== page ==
The Impact of Exercise on IBS
In this lesson we’ll be looking at how exercise can impact IBS symptoms
Regular exercise is a great way to care for your mind and body, but what about its effect on IBS?
Exercise and IBS
Several studies have found that increasing physical activity levels can improve IBS symptoms. There are several possible reasons that exercise can help:
1 – It reduces transit time
Exercise can shorten gut transit time (how long it takes for food to get from entry to exit!). To put it another way, exercise can help you poo regularly, by encouraging the movement of waste through the digestive system. This means exercise can be especially helpful if you have constipation predominant IBS.
2 – It may reduce sensations of bloating
Bloating is a common symptom for many people with IBS, which is often triggered by the presence of gas. There’s no evidence that people with IBS make more gas than anyone else, but it seems to be more painful, due to increased sensitivity in the gut wall.
Some studies have found people with IBS have more trouble moving gas through the gut and this is where exercise may help. Gentle exercise reduces gas retention, and this has been shown to reduce the sensation of bloating in both healthy adults, and those with IBS.
3 – It has a positive effect on gut microbes
Although it's not completely clear why, exercise is good for your gut bacteria. This could be down to changes in blood flow to the gut, or because exercise boosts anti-inflammatory compounds made by immune cells. These immune cells live close to your gut microbes, and influence their growth.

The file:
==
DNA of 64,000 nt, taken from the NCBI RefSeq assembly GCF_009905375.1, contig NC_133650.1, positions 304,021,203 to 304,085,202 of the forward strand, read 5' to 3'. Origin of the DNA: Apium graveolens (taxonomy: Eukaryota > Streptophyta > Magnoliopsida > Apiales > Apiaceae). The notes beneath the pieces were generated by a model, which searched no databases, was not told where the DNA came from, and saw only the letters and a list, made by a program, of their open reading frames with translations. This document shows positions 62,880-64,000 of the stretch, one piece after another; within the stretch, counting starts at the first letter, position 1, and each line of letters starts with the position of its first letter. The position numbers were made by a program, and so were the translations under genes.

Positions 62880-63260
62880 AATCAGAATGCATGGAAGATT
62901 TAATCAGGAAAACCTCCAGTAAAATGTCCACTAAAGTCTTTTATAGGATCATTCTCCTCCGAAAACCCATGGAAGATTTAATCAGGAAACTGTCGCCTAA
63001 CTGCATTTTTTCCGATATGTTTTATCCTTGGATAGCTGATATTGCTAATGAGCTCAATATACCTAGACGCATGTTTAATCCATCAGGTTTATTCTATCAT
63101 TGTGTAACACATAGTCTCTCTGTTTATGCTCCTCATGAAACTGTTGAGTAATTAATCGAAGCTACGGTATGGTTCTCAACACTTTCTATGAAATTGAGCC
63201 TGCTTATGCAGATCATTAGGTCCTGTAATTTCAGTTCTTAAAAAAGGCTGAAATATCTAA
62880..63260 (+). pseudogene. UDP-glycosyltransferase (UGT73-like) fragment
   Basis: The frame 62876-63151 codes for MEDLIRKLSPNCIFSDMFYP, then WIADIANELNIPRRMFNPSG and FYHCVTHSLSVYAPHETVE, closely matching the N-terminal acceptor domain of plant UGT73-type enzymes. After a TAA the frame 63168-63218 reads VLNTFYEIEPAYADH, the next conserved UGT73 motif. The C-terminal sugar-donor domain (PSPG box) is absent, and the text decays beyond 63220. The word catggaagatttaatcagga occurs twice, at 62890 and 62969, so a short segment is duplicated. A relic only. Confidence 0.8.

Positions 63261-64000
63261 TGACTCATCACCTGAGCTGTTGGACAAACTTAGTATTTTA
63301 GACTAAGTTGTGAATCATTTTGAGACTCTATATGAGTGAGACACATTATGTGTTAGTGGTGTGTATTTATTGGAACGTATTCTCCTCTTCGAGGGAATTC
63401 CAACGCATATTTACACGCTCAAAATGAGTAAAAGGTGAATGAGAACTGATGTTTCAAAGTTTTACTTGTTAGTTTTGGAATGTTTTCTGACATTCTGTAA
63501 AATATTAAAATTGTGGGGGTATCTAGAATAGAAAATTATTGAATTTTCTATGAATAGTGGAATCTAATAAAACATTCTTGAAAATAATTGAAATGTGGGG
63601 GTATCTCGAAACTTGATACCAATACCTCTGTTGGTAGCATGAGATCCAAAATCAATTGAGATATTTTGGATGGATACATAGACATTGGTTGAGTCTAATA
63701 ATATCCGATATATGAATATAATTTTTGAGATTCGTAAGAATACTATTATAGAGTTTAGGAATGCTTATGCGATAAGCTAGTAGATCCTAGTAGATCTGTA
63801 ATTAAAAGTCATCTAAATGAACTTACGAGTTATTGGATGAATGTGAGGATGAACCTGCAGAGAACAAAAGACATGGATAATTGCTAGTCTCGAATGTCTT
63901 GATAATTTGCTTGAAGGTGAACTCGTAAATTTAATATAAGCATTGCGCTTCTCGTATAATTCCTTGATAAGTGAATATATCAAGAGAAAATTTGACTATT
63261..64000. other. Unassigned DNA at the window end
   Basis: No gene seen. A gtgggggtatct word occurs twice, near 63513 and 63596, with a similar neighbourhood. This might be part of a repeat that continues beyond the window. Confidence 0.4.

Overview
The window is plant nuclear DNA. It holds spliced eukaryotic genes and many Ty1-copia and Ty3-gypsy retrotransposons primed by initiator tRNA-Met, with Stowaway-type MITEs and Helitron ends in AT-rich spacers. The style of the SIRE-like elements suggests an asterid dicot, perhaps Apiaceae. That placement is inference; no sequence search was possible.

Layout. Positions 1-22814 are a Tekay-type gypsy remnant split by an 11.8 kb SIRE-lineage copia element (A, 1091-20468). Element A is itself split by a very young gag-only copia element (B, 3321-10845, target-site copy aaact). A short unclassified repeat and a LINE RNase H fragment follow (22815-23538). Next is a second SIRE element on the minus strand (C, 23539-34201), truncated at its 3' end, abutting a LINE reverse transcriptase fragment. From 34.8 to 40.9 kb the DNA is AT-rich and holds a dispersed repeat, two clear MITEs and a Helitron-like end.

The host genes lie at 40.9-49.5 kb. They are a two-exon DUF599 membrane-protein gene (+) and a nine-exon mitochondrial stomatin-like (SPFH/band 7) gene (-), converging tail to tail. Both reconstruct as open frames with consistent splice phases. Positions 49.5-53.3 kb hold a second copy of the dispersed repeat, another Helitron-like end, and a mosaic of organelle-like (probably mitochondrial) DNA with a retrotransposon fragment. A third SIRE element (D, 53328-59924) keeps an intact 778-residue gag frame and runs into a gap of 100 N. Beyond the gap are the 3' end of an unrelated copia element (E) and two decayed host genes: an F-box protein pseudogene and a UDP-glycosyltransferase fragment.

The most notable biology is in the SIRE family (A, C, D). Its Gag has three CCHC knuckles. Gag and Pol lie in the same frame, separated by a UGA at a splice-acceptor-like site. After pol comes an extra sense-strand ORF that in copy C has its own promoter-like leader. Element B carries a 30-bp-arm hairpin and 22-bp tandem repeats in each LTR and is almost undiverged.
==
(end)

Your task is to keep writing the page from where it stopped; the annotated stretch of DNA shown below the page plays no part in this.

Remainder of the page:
4 – It can help manage stress and anxiety
Stress and anxiety can aggravate IBS symptoms and may even be a primary trigger for some people. Exercise helps by lowering levels of the stress hormones cortisol and adrenaline. It also increases levels of endorphins (feel good hormones). Exercising outdoors in a green space (like a park) seems to have an additive effect.
5. – It can help with fatigue
People with irritable bowel syndrome (IBS) often report fatigue - a whole body tiredness which doesn't improve with sleep. Whilst it sounds counter-intuitive, gentle exercise (like a 10–20-minute walk) can help.
How much exercise is recommended?
There’s not enough evidence to say what the ideal amount of exercise is for people with IBS.
Most studies looking at the impact of exercise on IBS symptoms have used the recommendations for general health.
In the U.K. these recommendations are 150 minutes of moderate intensity excise per week - this amounts to 20-30 minutes most days of the week.
In the next lesson we’ll be looking at what moderate intensity actually means, and why it matters.